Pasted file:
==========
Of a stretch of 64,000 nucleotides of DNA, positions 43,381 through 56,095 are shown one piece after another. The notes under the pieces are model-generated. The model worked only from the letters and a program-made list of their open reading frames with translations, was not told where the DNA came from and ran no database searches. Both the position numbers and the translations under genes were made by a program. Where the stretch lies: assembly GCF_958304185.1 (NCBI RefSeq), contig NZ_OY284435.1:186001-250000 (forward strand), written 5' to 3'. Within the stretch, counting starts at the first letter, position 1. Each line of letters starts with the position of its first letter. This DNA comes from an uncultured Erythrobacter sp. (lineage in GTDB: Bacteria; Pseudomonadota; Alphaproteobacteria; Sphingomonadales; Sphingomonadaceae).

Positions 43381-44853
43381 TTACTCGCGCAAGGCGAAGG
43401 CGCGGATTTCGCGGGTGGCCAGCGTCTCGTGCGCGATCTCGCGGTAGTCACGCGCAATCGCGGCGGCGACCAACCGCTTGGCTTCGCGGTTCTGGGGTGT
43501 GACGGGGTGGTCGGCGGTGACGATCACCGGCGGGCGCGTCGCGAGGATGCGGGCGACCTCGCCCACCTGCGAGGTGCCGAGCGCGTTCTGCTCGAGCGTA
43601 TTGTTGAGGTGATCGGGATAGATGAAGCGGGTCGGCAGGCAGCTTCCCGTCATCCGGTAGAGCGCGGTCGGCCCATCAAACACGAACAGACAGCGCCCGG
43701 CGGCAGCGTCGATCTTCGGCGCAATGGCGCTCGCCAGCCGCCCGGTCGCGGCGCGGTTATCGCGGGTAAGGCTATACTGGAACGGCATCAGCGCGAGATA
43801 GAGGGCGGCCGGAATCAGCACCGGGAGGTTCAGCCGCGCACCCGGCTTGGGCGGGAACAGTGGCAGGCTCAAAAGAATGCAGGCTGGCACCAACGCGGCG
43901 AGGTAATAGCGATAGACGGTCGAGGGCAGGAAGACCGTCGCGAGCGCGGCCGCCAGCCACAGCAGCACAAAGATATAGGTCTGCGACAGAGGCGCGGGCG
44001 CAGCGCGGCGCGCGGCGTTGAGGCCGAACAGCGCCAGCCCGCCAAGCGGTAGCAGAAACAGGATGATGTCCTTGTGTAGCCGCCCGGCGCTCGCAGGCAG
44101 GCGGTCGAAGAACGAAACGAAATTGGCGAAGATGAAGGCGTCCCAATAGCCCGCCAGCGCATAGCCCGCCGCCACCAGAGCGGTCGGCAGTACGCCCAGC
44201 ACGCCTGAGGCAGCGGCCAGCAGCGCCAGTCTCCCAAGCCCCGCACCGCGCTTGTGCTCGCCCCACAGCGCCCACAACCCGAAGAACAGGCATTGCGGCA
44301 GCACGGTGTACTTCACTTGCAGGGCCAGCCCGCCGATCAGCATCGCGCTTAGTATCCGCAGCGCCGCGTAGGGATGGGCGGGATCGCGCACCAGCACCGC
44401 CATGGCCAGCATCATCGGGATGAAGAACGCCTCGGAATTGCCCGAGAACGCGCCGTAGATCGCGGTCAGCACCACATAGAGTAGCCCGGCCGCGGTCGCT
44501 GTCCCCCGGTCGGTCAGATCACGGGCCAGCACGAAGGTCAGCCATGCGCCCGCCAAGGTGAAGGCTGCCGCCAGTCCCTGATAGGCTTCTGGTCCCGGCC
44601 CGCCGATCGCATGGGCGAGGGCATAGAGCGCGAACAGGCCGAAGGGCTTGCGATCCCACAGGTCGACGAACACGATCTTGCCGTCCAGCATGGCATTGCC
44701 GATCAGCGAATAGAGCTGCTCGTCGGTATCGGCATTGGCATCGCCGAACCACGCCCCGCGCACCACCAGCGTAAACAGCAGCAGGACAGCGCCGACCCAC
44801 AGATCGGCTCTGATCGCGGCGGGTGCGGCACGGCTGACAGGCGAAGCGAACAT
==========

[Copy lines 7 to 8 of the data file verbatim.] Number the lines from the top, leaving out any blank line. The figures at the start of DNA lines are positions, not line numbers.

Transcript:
43701 CGGCAGCGTCGATCTTCGGCGCAATGGCGCTCGCCAGCCGCCCGGTCGCGGCGCGGTTATCGCGGGTAAGGCTATACTGGAACGGCATCAGCGCGAGATA
43801 GAGGGCGGCCGGAATCAGCACCGGGAGGTTCAGCCGCGCACCCGGCTTGGGCGGGAACAGTGGCAGGCTCAAAAGAATGCAGGCTGGCACCAACGCGGCG